AMITIAE - Wednesday 20 January 2016

Artistic Output from Photographs on iOS Devices (Bangkok Post, Life)

apple and chopsticks


By Graham K. Rogers


Late News

A few hours ago, Apple released updates to OS X (10.11.3) and iOS (9.2.1). These are available for download immediately. I strongly suggest a backup of data before updating and for Macs, if you can, a run of any maintenance software you use. You may think it is running fine, but an update may push any weaknesses.

Although I prefer working in Aperture, I have softened my views on Photos on the Mac. It is much improved from its first release, but there is still room for enhancement. I use it mainly for iPhone photographs synchronised to the Mac via iCloud.

Photos on iOS is also quite useful for some editing. Controls are similar to the Mac version, but not identical. I am pulling my hair out over the lack of Sharpen and White Balance tools in Photos Adjustments on iOS. There are of course third party apps available that will provide the same features, but these controls are needed within Photos.

I have looked at hundreds of photography and editing apps in the last few years and have several favourites. Some of those I use most are for adding unusual effects. Many apps have filters and the choice is subjective: what I love, you may hate. I prefer to do some basic editing in Photos (exposure, contrast, saturation) then adjust some images in third-party apps.

I anticipate writing about several of these in the near future, but want to start with a group of apps that allow output that looks like Art. With clever use of what these apps offer, photographs can be transformed.


Top of my list is Waterlogue. The app is designed to produce output that has the appearance of watercolor paints. It has been well-received by many since it first appeared in late 2013 and I have been delighted by some of the results. The app is $2.99 and works on all iOS devices up to the iPad Pro. The developers, Tinrocket, also have two other art-inspired apps: Popsicolor and Percolator (both $2.99).

Editing in Waterlogue on iPad Pro

Twelve filters are available in Waterlogue, each giving a different water-colour effect. Images can be chosen from the Photo Library or imported directly via the camera, although I have never made use of that feature. When imported, the currently-selected effect is applied. When another is selected, or any change made to image settings in the simple toolbar, a new thumbnail image appears slightly overlapping the original.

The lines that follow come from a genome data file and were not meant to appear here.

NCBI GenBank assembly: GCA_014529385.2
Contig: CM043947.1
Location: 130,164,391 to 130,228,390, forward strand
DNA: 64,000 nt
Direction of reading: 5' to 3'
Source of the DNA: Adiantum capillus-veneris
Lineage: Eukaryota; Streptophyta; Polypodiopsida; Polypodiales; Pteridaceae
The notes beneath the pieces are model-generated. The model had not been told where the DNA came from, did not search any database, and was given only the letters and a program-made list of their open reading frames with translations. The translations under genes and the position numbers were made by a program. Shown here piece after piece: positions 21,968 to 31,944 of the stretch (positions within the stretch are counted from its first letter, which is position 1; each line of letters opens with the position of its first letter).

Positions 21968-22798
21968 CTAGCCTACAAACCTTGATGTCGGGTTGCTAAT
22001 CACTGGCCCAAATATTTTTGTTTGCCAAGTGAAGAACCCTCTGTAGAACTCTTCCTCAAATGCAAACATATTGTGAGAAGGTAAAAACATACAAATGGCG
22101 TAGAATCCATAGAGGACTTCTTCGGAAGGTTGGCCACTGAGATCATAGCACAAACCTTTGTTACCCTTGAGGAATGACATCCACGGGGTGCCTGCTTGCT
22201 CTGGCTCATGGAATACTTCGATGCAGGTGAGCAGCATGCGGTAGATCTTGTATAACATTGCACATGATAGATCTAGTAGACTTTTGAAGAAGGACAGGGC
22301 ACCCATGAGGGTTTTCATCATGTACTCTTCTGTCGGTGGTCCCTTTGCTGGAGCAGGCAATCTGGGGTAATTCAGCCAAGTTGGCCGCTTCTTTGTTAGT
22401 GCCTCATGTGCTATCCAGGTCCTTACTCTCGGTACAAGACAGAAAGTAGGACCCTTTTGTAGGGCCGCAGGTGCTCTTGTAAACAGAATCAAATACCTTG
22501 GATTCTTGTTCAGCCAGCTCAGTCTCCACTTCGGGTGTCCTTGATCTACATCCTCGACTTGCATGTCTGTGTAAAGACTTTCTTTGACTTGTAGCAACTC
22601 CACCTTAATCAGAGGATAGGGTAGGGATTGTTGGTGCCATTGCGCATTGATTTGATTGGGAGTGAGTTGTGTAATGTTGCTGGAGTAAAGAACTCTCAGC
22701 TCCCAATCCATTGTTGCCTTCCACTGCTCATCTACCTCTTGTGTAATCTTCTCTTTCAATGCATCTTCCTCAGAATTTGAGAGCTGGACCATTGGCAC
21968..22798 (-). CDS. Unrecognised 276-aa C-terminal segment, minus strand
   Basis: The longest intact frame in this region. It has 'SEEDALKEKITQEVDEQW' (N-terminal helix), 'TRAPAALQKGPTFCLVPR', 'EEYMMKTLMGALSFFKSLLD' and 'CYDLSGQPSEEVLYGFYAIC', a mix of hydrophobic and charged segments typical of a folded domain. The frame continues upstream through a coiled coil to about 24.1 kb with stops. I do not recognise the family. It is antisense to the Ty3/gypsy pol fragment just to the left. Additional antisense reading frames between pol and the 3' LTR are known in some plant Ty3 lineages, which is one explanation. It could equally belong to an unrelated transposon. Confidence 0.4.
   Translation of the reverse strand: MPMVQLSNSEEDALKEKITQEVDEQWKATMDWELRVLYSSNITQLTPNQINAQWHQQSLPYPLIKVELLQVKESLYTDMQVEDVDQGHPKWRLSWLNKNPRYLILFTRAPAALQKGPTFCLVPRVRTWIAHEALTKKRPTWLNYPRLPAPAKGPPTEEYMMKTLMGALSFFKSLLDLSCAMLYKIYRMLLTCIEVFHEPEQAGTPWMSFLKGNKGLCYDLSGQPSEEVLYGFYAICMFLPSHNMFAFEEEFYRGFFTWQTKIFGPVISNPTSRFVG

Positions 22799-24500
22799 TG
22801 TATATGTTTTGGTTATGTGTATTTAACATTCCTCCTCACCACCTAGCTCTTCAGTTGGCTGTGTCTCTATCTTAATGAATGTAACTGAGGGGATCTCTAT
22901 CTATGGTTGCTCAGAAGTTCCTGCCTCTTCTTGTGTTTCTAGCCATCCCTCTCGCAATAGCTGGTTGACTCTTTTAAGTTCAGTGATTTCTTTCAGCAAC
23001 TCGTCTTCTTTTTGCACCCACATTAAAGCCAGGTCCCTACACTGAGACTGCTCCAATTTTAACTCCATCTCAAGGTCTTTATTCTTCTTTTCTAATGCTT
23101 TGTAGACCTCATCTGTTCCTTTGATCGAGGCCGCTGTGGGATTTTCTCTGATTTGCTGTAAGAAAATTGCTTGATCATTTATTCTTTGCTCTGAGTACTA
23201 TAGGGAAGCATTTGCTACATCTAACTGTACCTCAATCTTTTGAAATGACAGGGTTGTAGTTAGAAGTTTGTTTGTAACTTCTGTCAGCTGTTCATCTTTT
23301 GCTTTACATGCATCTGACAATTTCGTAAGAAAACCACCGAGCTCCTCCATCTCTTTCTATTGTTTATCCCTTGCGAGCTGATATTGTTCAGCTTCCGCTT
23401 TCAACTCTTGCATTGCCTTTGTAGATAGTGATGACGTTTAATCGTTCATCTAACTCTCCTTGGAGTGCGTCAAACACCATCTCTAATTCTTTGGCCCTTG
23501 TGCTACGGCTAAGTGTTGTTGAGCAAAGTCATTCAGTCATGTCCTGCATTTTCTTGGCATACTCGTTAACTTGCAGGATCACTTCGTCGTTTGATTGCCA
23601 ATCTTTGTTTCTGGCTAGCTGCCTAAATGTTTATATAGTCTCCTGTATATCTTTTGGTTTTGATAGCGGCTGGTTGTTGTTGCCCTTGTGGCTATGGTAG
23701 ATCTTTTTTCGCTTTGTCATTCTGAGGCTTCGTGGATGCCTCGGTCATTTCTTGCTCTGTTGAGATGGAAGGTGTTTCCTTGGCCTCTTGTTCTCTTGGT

If the user decides on the new version, tapping the thumbnail image applies the effect: a skeleton of the image appears first and the colours are filled in. Below, a progress bar is marked "Painting." Output from Waterlogue is saved to the Photo Library simply by checking the heart icon under the image then choosing one of the options.

Waterlogue Library in Photos

Mobile Monet

One of my favourite artists is Monet and the $1.99 app, Mobile Monet, creates some interesting output: not only in the style of Monet. Controls are more complex than those in Waterlogue, but more adjustments are available to users. There is also more control of the camera. This app and Waterlogue work particularly well with landscape photographs, street scenes, or some domestic location, like the kitchen. I find great care needs to be taken with portraits.

Mobile Monet Mobile Monet Mobile Monet

Mobile Monet: Filter Selection and Adjustments

When an image is brought into Mobile Monet, it is displayed in a skeleton form. The user may either paint the image or use the Fill control (this is easier). Like Waterlogue, there are several filters, providing a variety of output types. The black and white options include Basic to a nice Charcoal filter.

Once an effect is applied it may be adjust by the use of slider: Line control (width, intensity, shading and color); Painting (size, colors and grain); and Light (Vibrance, Brightness and Contrast).

Mobile Monet
Mobile Monet Output


Taking a slightly different approach is the app, Etchings. As its name suggests, the output is in the form of line-style drawings. Input is via camera or from the photo library. A selected photo is cropped to a square, then has a basic pattern applied. The last filter used is used for the next image imported.

Etchings Etchings Etchings

Etchings: Filters, Line Adjustment and Brightness

The user is able easily to select any of the other filters available: in monochrome, colour or single colour finishes. There are a couple of filters with special effects, designed to look like a dollar bill or a stamp. The app costs $2.99 and there are in-app purchases of 6 more filters for a fee of $0.99 in a pack with the name Florence.

As well as the filters in the fx section, there are filter-like adjusters to change the intensity of lines - from Thin, up to Extra Bold - plus similar ways to adjust brightness and contrast.

A major advantage with Etchings is that it is one of the apps that may be added to the More section in Photos, so that all the filters and adjustments can be made from within the Photos app.

Etchings Etchings

Examples of Etchings Output

Some photographs are not suitable for apps like Etchings, Waterlogue or Mobile Monet. It is good to experiment with apps like these. When the right selection of image and filter is made, output is quite effective and has a variety of uses.

See Also:

Graham K. Rogers teaches at the Faculty of Engineering, Mahidol University in Thailand. He wrote in the Bangkok Post, Database supplement on IT subjects. For the last seven years of Database he wrote a column on Apple and Macs. He is now continuing that in the Bangkok Post supplement, Life.



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